6 FOODS YOU DON'T NEED TO EXCLUDE FROM YOUR DIET

There are few things that I love about flexible dieting; one of them is that no food is off limits. As long as you have a healthy, balanced diet you can include less nutrient dense foods too. It’s all about moderation.

Today’s society does, however, promote one fad diet after the other, where people are told to avoid certain foods or exclude them completely. Not only can this food restriction cause an unhealthy restrictive/binge eating behaviour, but it may also make you lose out on important vitamins and minerals.

Eating a range of different foods will not only ensure that your diet is more palatable and exacting, but it will also ensure that you get a larger variety of vitamins, minerals, antioxidants and other phytochemicals.

In my program Body By Nina, you are able to swap out foods from your meal plan to ensure that you get this variety, and also to ensure you never get bored again.

Gone are those days when you needed to eat chicken and broccoli for breakfast, lunch and dinner.

As you know, in order to lose weight you need to ensure that you are in a calorie deficit. The calories that you do consume can come from any food as long as you consider you macros, micros (vitamins and minerals), fibre and water intake.

Below are some of the foods that are often excluded from fad diets in order for you lose weight. Unless there is a medical reason for you to avoid these foods, I do not believe you have to exclude them at all.

1. Grains

Grains, such as wheat, oats, rye, barley, and millet are often excluded from the diet to reduce the overall carbohydrate intake or to avoid gluten. However, if you’re not gluten intolerant or sensitive to it there is no reason for you to avoid grains. You can still include grains in your diet and see great results. You’ll just need to ensure you are in a calorie deficit.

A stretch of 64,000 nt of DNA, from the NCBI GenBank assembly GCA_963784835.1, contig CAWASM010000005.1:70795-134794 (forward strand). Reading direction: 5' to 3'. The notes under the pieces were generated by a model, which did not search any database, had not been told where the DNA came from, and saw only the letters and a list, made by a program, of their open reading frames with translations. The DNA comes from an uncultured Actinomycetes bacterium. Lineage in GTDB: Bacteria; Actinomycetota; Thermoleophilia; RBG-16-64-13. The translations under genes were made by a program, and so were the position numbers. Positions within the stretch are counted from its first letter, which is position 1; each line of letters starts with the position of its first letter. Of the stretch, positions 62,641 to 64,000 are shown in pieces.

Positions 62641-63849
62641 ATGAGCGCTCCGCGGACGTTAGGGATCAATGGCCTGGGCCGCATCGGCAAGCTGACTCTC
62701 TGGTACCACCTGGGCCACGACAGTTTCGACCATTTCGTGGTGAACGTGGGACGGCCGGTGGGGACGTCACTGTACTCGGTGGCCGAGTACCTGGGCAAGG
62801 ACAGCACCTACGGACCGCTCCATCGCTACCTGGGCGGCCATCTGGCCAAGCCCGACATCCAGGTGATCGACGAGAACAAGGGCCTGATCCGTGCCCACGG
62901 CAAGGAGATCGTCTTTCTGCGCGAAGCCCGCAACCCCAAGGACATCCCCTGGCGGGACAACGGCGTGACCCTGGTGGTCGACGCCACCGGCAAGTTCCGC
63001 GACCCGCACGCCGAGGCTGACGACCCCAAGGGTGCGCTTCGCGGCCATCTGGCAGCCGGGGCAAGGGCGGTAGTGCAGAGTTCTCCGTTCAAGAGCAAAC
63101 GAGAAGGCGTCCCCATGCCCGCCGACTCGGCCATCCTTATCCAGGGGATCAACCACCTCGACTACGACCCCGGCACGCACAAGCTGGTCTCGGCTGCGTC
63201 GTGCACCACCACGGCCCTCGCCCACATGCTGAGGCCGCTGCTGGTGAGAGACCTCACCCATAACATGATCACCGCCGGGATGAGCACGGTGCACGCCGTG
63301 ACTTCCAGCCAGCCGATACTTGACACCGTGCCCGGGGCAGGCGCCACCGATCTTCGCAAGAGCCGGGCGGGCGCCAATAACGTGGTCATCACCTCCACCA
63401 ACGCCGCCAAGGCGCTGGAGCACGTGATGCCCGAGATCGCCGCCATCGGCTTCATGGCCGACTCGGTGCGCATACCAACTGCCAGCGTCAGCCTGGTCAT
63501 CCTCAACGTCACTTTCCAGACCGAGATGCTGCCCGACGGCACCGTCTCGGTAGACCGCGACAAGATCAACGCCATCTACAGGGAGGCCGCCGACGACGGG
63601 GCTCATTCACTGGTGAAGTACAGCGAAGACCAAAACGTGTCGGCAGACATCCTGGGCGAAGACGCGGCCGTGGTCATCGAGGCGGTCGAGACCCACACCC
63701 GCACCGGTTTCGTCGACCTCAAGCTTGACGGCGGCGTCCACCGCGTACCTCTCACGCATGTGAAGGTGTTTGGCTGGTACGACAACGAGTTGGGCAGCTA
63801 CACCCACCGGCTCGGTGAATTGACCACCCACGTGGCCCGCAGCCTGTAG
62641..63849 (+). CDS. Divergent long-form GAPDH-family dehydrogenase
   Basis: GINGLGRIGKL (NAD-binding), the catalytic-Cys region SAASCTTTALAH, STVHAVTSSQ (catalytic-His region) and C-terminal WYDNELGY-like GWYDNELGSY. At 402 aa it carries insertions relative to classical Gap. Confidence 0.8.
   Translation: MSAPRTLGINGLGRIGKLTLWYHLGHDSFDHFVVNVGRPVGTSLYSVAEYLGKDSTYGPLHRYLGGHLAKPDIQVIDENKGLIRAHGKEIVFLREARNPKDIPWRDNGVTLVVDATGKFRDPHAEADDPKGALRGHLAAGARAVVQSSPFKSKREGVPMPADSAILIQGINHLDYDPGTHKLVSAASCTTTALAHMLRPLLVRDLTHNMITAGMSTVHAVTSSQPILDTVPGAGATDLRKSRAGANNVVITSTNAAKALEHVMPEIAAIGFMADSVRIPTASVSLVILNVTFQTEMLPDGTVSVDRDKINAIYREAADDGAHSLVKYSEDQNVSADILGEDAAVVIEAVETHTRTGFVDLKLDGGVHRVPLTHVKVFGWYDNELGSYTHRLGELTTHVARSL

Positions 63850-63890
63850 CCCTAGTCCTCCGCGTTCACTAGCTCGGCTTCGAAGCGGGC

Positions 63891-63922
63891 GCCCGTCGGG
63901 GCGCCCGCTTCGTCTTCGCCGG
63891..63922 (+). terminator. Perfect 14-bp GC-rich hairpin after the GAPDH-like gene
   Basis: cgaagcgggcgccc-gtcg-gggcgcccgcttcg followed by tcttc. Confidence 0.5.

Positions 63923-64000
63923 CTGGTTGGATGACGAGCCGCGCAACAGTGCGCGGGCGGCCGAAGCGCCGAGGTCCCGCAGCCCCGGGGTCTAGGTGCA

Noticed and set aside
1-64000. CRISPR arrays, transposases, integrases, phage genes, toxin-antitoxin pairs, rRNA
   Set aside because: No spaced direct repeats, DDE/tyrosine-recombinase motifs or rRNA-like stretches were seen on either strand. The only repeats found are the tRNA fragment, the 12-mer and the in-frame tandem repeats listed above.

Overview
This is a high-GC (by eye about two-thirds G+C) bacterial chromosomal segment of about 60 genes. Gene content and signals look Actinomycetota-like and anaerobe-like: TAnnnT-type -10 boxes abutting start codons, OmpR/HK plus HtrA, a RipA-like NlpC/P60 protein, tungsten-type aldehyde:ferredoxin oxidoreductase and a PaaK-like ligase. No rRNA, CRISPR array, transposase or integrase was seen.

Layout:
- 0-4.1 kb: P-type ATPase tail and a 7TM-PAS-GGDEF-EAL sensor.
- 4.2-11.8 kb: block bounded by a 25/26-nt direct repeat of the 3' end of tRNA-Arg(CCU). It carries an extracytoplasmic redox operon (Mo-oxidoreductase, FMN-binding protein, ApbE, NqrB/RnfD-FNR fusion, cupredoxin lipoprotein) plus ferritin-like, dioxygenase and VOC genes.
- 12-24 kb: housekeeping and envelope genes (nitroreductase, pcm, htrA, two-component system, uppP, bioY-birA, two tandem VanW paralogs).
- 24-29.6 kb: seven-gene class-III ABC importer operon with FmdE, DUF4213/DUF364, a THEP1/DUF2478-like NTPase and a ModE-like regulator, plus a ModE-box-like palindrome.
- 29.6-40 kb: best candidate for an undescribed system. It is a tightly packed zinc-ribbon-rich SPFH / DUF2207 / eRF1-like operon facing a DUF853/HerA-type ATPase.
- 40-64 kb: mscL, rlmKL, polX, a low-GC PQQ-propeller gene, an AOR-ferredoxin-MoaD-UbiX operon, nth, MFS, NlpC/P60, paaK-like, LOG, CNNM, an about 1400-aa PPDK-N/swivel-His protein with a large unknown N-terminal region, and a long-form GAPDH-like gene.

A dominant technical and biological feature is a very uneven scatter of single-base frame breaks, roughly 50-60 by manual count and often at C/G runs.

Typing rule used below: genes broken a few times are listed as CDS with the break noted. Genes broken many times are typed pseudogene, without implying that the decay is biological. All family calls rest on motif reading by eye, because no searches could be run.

Consuming grains that are less processed is better from a nutritional point of view as these retain more of its nutrients that more processed.

Whole grains are a great source of starchy carbs and fibre. They are also a good source of B vitamins such as niacin and thiamin, vitamin E as well as iron. In addition, whole grains contain other phytochemicals such as lignans, saponins and plant sterols that are good for your health.

2. Fats

I’m sure you’re all aware of fad diets promoting fat free or low fat recipes and a low fat lifestyle. These diets promote low fat or fat free to reduce the overall calorie intake as fat contains more calories than protein and carbs per gram.

Your body is also more efficient in storing fat than carbs and protein. However, although our bodies are great at storing fat, even if the diet doesn’t contain any fat, your body will convert any excess carbs or protein to fat.

However, this doesn’t mean that you don’t need fats in your diet. Fats are important for normal hormone production, absorption of the fat-soluble vitamins (A, D, E and K), and also the transport of other molecules. Some of the fatty acids found in food are essential, meaning that we can’t produce them in our bodies and that we need to obtain these from the diet.

Another great reason to include healthy fats in your diet is as fats help you to keep full by partially taking longer to digest, but also by stimulating a hormone that supress appetite.